Can Science Really Identify the DNA Responsible for da Vinci’s Talent?
Talk about The da Vinci Code: scientists have been hard at work trying to trace famous artist, inventor and engineer Leonardo da Vinci’s DNA. If they can find the specific genes associated for his talent, we could be that much closer to finding out what makes people super geniuses—or at least capable of painting and drawing extraordinary works.
The Leonardo da Vinci DNA Project has been attempting to trace da Vinci’s genetic footprint through his family tree. To date, 14 living relatives of da Vinci have been located. Scientists are hopeful that through this project, they’ll be able to do three things: identify whether interred remains really belong to da Vinci, identify and verify potential da Vinci works based on DNA he left behind and sequence his genes to find the source of his talent.
Sound incredible? Read on.
Da Vinci in brief
You might know him as the painter of the Mona Lisa and a Ninja Turtle namesake, but the real da Vinci was so much more. Leonardo da Vinci wasn’t just an artist: he was also a scientist, engineer and inventor. He studied human anatomy the old-fashioned way—by examining corpses—and created his own mirrored code in his journals. His journals contain sketches for helicopters, bicycles and other modern machinery we use today. If you’ve ever heard someone referred to as a “renaissance man,” meaning they’ve got a wide breadth of knowledge, da Vinci is the inspiration. He’s one of the greatest minds in history, so it’s little wonder that his legacy fascinates us still.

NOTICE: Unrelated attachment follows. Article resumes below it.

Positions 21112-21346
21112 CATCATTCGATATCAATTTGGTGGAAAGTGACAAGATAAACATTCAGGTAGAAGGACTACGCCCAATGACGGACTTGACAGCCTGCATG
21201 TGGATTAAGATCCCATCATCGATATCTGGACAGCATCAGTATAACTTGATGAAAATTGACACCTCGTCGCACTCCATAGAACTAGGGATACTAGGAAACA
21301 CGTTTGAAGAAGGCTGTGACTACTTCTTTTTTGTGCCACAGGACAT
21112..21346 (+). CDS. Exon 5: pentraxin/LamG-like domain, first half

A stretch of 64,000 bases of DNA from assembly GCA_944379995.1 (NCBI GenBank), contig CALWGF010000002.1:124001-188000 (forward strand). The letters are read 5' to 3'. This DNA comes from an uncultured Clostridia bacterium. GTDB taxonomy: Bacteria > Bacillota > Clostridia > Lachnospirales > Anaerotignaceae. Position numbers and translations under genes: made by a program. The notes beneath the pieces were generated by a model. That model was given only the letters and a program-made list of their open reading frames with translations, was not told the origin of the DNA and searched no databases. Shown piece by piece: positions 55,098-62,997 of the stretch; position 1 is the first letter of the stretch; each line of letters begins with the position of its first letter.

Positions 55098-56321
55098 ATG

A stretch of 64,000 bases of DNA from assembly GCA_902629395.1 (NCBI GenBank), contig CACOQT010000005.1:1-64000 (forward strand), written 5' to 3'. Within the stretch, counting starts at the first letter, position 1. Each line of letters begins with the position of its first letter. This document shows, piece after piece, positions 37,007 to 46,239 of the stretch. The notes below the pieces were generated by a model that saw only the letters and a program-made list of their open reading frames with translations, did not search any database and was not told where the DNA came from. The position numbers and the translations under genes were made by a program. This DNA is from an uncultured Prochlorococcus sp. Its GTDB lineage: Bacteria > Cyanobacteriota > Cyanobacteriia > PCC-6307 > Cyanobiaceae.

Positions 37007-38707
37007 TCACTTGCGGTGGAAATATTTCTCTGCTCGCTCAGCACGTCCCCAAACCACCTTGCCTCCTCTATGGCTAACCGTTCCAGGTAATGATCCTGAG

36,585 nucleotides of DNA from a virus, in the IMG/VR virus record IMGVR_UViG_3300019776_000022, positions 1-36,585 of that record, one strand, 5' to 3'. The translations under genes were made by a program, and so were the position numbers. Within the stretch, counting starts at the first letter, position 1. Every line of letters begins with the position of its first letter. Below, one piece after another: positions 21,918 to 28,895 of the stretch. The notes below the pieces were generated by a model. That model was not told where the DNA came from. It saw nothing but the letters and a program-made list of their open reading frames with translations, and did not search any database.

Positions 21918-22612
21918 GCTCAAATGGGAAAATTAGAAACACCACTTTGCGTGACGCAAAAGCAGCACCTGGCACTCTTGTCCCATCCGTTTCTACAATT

Da Vinci was born in 1452, to a 15-year-old orphan, and died in 1519 at age 67. His remains have been lost. He didn’t leave behind any children, either—in fact, some historians speculate that he was gay. (This is possibly supported by the fact that he was jailed for sodomy at one point.) That might explain why he had the time to accomplish so much, but it also makes it a lot harder for scientists to trace his lineage.
How the da Vinci family tree is helping
Since no one really knows whether da Vinci’s remains are actually his, the first thing the DNA Project had to do was trace his family tree. According to Live Science, “In a new study, Vezzosi and Sabato used historical documents from archives alongside direct accounts from surviving descendants to trace the five branches of the da Vinci family tree. According to the historians, Leonardo was part of the sixth generation of da Vincis.”
The descendants they found range in age and profession—there is at least one artist—but more importantly, they can help the scientists and historians sequence the da Vinci DNA. “The researchers will determine whether the human remains from the Loire Valley chapel belong to da Vinci by comparing the Y chromosome in those bones to the Y chromosome belonging to da Vinci’s male relatives. The Y chromosome is passed from father to son and remains virtually unchanged for as long as 25 generations, according to the researchers.”
In addition to that, sequencing da Vinci’s DNA will help art historians. As you may already know, it can be difficult to properly attribute works to Renaissance artists, especially because great masters often taught apprentices and students. That’s why you’ll occasionally see museum works credited as being part of an artist’s “school.” If they weren’t properly signed and authenticated, it’s hard to tell whether it was the original artist or a skilled student. Art historians are looking forward to using these DNA discoveries to authenticate art, journals and other artifacts that could be part of da Vinci’s legacy—it turns out that there’s 500-year-old traces of DNA still lingering on the works.
What it means for the rest of us
Even if you’re not one of da Vinci’s living descendants, this discovery has wider implications. Theoretically, if scientists can sequence da Vinci’s DNA, they may be able to find out exactly what part of the genetic code is responsible for that incredible talent.
While we might not be cloning the man, bottling and selling his talent or making genetically modified super babies—at least not anytime in the near future, one hopes—this could significantly further our understanding of how genetics work.